him to get through it at first, but he'll know it all by to-nnorrow you will be sure to be in the way, Mr. Seyward. Seyw. Madam, you may depend upon me: I have my full instructions. [Exit. Col. Lamb. O hol here's the business then ; and it seems Darnley was not to be trusted with it; ha, ha! and pr’ythee, what is the mighty secret that is transačting between Seyward and you ? Charl. That's what he would have known, indeed ; but you must know, I don't think it proper to let you tell him neither, for all your sly manner of asking. Col. Lamb. Pray take your own time, dear madam; I am not in haste to know, 1 assure you. Charl. Well, but hold ; on second thoughts, you shall know part of this affair between Seyward and me; nay, I give you leave to tell Darnley too, on some conditions: 'tis true, I did design to have surprised you but now——my mind's altered, that's enough. Col. Lamb. Ay, for any mortal's satisfaction—but here comes my lady.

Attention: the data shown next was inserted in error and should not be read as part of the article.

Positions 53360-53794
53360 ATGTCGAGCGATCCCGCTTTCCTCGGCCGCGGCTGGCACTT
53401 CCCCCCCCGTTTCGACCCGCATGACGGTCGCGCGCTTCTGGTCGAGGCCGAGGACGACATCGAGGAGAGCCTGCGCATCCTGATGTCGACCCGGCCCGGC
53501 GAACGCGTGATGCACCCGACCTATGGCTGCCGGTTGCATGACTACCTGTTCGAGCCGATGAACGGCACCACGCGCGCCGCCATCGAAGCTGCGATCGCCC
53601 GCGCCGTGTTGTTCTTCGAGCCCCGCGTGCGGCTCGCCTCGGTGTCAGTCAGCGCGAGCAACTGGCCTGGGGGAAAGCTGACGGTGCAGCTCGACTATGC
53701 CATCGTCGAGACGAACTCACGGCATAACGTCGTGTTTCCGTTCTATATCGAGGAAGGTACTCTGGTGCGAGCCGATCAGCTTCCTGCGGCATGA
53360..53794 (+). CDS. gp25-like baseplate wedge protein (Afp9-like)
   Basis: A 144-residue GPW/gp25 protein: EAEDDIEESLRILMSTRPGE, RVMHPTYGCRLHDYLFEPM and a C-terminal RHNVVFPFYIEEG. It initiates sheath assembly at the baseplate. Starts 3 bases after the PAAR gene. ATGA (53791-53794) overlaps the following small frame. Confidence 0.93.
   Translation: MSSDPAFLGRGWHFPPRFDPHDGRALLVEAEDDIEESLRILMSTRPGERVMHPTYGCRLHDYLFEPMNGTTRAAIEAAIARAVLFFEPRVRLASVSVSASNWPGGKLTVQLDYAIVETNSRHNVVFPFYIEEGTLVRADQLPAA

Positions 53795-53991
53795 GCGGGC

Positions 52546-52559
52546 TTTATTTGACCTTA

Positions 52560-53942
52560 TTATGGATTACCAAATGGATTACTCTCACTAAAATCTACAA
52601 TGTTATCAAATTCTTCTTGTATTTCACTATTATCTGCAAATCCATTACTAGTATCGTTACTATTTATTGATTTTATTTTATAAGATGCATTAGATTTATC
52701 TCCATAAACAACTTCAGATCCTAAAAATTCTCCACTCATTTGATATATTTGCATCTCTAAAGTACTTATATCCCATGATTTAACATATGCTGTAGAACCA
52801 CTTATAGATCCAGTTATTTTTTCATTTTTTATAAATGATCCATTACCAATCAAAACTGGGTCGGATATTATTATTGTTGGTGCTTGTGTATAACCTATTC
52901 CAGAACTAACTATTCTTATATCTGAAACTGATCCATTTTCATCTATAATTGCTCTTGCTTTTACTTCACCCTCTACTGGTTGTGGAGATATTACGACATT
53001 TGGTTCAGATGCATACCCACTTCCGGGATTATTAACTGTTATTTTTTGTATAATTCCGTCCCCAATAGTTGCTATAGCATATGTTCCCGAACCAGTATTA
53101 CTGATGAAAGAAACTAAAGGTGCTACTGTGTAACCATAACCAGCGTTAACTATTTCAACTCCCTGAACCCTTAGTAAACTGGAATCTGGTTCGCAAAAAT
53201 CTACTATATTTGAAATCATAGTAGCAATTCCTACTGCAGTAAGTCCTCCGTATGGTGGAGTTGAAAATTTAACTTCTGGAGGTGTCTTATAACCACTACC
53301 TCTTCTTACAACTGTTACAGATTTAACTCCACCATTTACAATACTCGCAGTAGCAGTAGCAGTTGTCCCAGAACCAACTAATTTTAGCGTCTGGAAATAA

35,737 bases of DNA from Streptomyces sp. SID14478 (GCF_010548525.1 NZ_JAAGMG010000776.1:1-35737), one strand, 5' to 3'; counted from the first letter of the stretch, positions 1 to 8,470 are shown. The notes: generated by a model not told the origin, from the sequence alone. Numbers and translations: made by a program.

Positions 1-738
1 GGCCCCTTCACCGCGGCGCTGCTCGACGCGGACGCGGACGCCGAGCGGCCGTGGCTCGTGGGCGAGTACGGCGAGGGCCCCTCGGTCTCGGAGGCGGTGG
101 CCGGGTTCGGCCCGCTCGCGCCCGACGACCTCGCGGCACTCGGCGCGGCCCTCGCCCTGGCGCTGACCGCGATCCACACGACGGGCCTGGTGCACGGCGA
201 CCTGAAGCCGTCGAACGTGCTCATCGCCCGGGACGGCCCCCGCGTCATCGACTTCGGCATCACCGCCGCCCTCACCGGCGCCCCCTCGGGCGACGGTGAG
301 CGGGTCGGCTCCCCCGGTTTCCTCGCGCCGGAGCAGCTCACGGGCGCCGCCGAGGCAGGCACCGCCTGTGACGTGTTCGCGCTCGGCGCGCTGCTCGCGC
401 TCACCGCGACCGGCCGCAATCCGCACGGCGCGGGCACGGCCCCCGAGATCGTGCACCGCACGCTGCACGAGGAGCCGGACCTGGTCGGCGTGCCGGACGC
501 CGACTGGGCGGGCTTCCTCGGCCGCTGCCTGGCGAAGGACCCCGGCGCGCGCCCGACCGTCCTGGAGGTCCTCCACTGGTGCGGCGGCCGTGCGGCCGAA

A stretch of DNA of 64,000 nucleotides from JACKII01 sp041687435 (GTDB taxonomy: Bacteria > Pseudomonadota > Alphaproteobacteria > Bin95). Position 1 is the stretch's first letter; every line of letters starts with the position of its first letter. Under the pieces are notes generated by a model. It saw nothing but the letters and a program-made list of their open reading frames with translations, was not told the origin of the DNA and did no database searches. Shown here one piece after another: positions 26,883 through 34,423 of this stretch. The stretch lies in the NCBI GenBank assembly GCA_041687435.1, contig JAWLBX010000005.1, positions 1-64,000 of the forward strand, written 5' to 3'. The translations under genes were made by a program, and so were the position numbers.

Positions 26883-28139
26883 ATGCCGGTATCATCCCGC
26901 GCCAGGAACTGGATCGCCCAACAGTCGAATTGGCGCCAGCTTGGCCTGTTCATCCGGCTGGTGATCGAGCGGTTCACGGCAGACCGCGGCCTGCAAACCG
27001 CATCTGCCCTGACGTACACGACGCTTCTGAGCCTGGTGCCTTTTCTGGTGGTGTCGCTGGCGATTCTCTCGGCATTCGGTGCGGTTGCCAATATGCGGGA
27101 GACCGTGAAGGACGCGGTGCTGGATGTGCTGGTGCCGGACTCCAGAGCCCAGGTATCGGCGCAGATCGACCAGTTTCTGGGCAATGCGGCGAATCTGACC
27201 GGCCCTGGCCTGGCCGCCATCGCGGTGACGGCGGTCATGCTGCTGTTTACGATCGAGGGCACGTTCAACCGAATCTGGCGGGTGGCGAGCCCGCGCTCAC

- Enter Lady LAMBERT. Lady Lamb. Away, away, colonel and Charlotte ; both of you, away this instant. Charl. What's the matter, madam? Lady Lamb. I am going to put the doćtor to his trial, that's all. I have considered the proposal you have made me to-day, colonel, and am convinced it ought not to be delayed an instant : so just now, as your father was composed in the arm chair to his afternoon's nap, I told the doćtor in a half-whisper, that I should be glad to have a word in private with him here; and he said he would wait upon me presently. You must know, Charlotte, Sir John has been pressing me to speak to you in his favour, and has desired me to hear what the doćtor had to say upon that subject; but must I play a traiterous part now, and, instead of persuading you to the doctor, persuade the doćtor against you ?